The hope is that our children will perceive these sex talks not as a “one-and-done,” circumstantial matter, but as gospel truths spoken in a love organically connected and matured as we, by the Spirit of God, live as those who adore Jesus Christ.
Over the years, I’ve talked with children who said they had the “sex talk.” Some have spoken of it as like a pep talk while others have told me what they think with a distasteful tone of disapproval. They say, “I know I should be more careful. But everyone in my school is doing it. So what?” “Why make it a big deal if you can always use protection?” “What’s wrong with me loving someone deeply enough to have sex?”
Though we might struggle to admit it, such forward-moving questions are loaded with power. The child’s inner confidence echoes a bravado that claims a greater knowledge than the wisdom that you—parent, teacher, or leader—yearn to provide.
In a world of TikTok, Snapchat, and Instagram, our voices are dim. The destabilizing winds of our culture push and pull us and our children; we feel overwhelmed, without much to hold on to. Tired of arguments and restless with debates, we sigh—we love our children and care for their future that seems, at times, so uncertain. To a degree, we’ve all been defiant to our parents, teachers, and leaders. I remember standing as such a son to my parents when I would sarcastically tell them to “go to sleep” or “talk to the walls.” I believed they had nothing to offer my selfish self.
Furthermore, our society continues to march toward an increasingly relativistic moral structure, in which making absolute judgments on topics like sex is off-limits. We live in a world that’s more affirming than discerning, defiant instead of obedient, and hungry for self-praise rather than ready for self-sacrifice.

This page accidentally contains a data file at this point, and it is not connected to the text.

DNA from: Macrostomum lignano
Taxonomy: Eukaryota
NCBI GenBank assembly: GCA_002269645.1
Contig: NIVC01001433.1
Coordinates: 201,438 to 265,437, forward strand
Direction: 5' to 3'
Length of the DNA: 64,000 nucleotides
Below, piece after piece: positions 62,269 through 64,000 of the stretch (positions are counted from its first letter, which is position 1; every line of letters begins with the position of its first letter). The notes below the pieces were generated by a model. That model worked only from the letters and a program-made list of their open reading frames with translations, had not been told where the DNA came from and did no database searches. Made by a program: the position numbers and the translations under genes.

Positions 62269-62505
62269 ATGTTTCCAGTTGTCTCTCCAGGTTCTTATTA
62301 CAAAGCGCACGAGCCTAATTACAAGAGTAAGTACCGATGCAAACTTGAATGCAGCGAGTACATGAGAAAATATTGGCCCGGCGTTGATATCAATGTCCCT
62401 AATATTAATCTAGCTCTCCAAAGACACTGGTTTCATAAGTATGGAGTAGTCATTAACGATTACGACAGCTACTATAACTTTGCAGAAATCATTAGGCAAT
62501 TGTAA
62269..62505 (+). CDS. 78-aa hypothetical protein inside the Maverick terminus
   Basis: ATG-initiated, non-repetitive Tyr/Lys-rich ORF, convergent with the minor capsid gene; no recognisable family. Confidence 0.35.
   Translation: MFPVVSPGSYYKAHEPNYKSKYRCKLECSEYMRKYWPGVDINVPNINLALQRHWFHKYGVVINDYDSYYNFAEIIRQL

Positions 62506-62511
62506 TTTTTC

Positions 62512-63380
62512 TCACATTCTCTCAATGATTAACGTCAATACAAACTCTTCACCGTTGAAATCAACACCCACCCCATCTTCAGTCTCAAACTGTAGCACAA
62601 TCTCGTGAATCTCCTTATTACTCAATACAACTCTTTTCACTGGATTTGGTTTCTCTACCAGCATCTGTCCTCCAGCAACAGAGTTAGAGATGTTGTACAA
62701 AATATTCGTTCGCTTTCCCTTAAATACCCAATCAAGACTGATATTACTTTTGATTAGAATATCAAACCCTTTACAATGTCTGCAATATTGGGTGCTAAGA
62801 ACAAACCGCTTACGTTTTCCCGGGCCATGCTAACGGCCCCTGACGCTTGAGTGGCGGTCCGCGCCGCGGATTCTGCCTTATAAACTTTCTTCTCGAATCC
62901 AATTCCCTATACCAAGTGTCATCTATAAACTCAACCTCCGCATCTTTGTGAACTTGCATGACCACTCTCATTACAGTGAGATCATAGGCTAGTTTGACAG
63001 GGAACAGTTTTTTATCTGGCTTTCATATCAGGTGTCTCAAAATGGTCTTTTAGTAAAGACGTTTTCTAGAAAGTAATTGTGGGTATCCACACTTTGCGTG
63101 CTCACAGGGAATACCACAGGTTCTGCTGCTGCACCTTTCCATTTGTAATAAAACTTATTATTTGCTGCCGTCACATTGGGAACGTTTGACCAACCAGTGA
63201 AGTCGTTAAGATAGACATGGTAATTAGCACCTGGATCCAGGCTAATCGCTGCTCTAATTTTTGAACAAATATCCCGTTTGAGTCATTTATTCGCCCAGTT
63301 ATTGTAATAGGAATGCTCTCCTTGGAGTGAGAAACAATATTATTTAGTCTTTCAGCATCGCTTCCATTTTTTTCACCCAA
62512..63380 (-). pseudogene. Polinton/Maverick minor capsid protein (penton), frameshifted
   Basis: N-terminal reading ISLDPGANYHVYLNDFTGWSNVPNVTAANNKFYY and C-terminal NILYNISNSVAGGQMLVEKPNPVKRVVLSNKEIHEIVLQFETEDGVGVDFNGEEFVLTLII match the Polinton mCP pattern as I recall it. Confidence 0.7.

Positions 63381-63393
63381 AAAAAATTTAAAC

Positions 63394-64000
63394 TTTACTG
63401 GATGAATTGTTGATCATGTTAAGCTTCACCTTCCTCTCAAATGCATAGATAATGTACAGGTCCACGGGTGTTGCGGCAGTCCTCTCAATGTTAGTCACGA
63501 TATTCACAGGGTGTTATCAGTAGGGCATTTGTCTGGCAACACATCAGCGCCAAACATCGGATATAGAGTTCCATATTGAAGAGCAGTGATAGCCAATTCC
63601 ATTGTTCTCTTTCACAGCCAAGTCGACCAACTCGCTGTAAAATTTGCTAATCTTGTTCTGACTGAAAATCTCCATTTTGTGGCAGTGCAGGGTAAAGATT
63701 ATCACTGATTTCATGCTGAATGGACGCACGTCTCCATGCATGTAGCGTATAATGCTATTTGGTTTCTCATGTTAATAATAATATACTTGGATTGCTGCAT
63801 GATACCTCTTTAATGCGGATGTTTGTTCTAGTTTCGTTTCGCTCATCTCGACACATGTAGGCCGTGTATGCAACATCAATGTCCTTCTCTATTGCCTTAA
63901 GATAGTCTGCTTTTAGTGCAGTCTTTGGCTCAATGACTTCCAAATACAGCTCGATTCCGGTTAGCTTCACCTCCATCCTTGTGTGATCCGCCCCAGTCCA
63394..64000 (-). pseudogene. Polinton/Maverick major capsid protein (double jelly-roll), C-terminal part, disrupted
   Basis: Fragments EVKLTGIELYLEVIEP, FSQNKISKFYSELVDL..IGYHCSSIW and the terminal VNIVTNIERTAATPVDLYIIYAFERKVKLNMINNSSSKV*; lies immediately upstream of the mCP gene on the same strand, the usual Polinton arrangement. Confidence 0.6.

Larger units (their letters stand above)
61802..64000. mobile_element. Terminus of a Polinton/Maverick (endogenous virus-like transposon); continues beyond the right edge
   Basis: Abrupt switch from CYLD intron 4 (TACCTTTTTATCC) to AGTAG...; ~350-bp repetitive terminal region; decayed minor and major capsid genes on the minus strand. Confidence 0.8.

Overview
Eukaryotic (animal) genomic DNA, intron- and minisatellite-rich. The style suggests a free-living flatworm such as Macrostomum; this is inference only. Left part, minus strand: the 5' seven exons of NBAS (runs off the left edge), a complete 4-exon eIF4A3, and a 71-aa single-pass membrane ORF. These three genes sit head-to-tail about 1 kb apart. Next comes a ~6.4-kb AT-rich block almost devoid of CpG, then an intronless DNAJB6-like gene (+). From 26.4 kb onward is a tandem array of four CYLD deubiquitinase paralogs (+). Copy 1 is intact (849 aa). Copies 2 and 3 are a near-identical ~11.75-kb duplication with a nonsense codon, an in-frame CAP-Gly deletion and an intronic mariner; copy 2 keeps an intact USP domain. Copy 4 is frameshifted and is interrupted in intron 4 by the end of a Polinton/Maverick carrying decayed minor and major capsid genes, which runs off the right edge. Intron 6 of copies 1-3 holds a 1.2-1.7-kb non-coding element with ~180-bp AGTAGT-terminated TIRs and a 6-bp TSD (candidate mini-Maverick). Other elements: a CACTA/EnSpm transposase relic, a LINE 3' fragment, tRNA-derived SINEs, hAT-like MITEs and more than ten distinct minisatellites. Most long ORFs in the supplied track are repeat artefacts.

Nevertheless, as believers, we’re called to proclaim the gospel, fighting boldly against Christ-opposing lies. For Christ Jesus is the source of all truth. In him, we can live in this world without fear and model a Christ-centered life before our children.
Just as raising a child requires continuous engagement in their lives, how we talk to them does, too. Rather than a one-and-done sex talk (which often has peculiar and questionable timing), we need an ongoing dialogue with our children that stems from our humble allegiance to our Father in heaven whereby we decrease, and he increases (John 3:30). A Christ-increasing relationship has his love as the core, giving meaning and direction to how we nurture our children. By God’s grace, may they realize—even by the tone of our voice—the importance of listening to us as they see Jesus through our lives.
Yes, a Christ-increasing life is vital. We don’t emphasize this enough! We become preoccupied with the means to an end and forget to acknowledge what truly matters in the care of our children: Jesus Christ. We should consider our relationship with Jesus and pay close attention to how we live as believers before considering how to engage in ongoing sex talks with our children. Are we wholly dependent on the gospel for such talks? Our children will be the first to see the work of the cross manifest in our lives—or not. Whether as parents, teachers, or leaders responsible for them, our life is an inevitable witness. Our time will pass away, but their memories of us and, most importantly, our standing before the Lord, will remain. Just as we were once the ones looking up to the adults in our lives, so will they do the same.